BEIRUT: Lebanon will continue to lag behind its regional peers in oil and gas exploration and production due to persistent political risks, Business Monitor International said.
Disputes within the government coalition are also impeding oil and gas exploration, BMI added, as reported by Lebanon This Week, the economic publication of Byblos Bank.
The ongoing crisis in Syria is eroding Lebanon’s security and is likely to delay both the licensing round and to efforts to establish the country’s oil and gas industry, the report said.
It added that the disputed maritime border with Israel further complicates the industry’s outlook and constitutes a serious challenge to the long-term growth of the sector, even though the early licensing rounds are not expected to include blocks within the ambiguousborder area.
Oil and gas discoveries near Cyprus have substantially improved the potential for the region’s offshore growth, Business Monitor International’s report noted.
It added that Israel has moved quickly toward commercializing resources, as it is expecting to start extracting gas from the offshore Tamar field by 2013 and hopes to become a net exporter of natural gas by 2017.
By contrast, Lebanon’s government failed to launch the initial offshore licensing round in 2011, citing ongoing political problems in the country.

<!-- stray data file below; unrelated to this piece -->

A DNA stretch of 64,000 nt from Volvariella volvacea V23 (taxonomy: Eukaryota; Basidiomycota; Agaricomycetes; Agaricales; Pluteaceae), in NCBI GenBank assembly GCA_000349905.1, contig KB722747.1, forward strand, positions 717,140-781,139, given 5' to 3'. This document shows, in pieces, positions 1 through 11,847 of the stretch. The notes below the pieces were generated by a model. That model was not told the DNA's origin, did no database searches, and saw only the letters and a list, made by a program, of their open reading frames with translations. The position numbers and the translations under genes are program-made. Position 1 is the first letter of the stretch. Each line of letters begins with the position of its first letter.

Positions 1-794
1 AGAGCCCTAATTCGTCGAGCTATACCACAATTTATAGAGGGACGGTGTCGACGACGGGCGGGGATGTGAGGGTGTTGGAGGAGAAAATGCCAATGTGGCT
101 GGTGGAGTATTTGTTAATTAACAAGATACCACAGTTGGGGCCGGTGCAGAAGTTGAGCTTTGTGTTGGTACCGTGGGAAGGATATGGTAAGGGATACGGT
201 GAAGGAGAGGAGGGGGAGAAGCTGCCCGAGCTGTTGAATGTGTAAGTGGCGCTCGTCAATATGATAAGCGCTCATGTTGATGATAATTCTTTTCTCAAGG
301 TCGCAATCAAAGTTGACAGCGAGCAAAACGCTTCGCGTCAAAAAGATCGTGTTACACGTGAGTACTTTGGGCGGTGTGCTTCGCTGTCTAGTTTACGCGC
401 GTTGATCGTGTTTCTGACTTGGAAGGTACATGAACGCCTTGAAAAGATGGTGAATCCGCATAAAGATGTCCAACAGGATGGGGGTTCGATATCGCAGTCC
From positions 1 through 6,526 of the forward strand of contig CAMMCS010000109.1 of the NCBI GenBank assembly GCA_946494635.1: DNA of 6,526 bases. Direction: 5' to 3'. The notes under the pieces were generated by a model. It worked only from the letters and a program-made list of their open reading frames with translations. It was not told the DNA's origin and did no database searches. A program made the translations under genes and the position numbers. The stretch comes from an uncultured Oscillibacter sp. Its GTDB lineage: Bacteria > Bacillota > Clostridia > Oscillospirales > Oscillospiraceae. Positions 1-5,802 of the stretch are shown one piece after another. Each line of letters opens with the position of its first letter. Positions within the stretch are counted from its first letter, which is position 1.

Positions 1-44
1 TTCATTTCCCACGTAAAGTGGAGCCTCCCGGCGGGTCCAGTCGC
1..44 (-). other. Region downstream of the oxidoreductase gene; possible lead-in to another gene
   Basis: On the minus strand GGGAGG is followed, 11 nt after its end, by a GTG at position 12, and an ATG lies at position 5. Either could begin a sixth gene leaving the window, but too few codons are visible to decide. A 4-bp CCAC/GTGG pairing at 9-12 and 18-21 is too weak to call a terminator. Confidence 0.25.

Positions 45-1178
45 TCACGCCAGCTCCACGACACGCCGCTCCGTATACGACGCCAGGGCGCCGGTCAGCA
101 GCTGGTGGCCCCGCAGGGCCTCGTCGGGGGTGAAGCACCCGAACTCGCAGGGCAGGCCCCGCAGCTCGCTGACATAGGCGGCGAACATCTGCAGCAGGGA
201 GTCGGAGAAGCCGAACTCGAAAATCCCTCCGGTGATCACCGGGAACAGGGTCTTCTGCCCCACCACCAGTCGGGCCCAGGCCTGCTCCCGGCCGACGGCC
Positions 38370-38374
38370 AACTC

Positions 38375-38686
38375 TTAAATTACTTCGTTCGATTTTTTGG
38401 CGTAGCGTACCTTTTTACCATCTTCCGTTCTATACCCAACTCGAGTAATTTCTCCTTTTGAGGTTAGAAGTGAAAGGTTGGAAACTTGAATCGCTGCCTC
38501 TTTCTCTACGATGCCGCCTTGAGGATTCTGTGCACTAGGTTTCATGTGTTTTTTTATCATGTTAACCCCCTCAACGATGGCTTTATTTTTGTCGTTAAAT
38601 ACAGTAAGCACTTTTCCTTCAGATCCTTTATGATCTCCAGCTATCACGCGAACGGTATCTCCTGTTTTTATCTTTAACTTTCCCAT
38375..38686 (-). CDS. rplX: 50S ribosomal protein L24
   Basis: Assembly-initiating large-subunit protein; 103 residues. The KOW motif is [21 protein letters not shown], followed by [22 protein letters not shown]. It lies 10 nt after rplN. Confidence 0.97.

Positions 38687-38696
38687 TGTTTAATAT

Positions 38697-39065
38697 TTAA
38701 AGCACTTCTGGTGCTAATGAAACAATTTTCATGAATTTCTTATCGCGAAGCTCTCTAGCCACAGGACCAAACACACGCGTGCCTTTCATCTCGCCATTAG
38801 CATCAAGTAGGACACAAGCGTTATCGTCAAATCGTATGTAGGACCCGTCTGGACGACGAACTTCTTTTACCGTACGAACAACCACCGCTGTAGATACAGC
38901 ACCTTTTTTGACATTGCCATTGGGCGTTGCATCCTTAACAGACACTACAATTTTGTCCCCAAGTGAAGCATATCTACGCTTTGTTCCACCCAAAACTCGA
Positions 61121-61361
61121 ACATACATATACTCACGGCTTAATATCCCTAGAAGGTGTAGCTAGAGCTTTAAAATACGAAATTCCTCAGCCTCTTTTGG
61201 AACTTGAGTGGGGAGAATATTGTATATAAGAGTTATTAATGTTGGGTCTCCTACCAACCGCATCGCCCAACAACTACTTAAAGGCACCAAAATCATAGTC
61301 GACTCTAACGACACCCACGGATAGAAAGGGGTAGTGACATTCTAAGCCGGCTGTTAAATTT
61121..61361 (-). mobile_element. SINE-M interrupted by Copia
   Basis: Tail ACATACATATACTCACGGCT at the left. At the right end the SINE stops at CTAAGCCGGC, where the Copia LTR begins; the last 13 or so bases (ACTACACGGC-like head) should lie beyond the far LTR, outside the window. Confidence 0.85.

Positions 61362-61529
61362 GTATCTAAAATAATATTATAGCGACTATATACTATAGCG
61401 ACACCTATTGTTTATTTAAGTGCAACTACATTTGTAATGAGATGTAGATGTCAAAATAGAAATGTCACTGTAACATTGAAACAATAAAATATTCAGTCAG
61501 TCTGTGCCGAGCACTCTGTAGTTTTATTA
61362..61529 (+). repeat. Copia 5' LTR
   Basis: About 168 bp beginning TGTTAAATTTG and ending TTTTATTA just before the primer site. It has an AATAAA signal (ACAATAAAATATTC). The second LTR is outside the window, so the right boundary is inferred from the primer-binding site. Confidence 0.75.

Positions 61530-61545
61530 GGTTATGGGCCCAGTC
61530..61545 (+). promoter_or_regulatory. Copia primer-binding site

These delays in developing Lebanon’s natural resources are likely to result in a greater reliance on foreign energy imports, the report argued.
However, the Lebanese government plans to shift energy consumption from gas oil to natural gas, hoping that this will reduce the reliance on international energy imports.
Business Monitor International’s report said that the upside potential could be substantialif Lebanon is able to utilize its offshore oil and gas resources properly.
Yet, the report stressed that the sluggish development of the offshore industry will leave Lebanon reliant on foreign energy for some time.
A three-dimensional offshore seismicsurvey will be carried out by geosciences data providers Dolphin Geophysical and Spectrum Energy & Information Technology in the coming weeks.
It will provide additional information on prospective oil and gas presence off Lebanon’s coast.
It is expected the survey will be completed by September and data will be available for analysisby the end of the year.
The United States Geological Survey has estimated that the Levant Basin Province has a mean of 1.7 billion barrels of recoverable oil and a mean of 122 trillion cubic feet of recoverable gas.
The Levant Basin Province encompasses approximately 83,000 square kilometers of the eastern Mediterranean area off the coasts of Lebanon, Syria, Cyprus and Israel.
The USGS said that their estimates represent technically recoverable oil and gas, but the estimates do not cover the economic viability of the resources.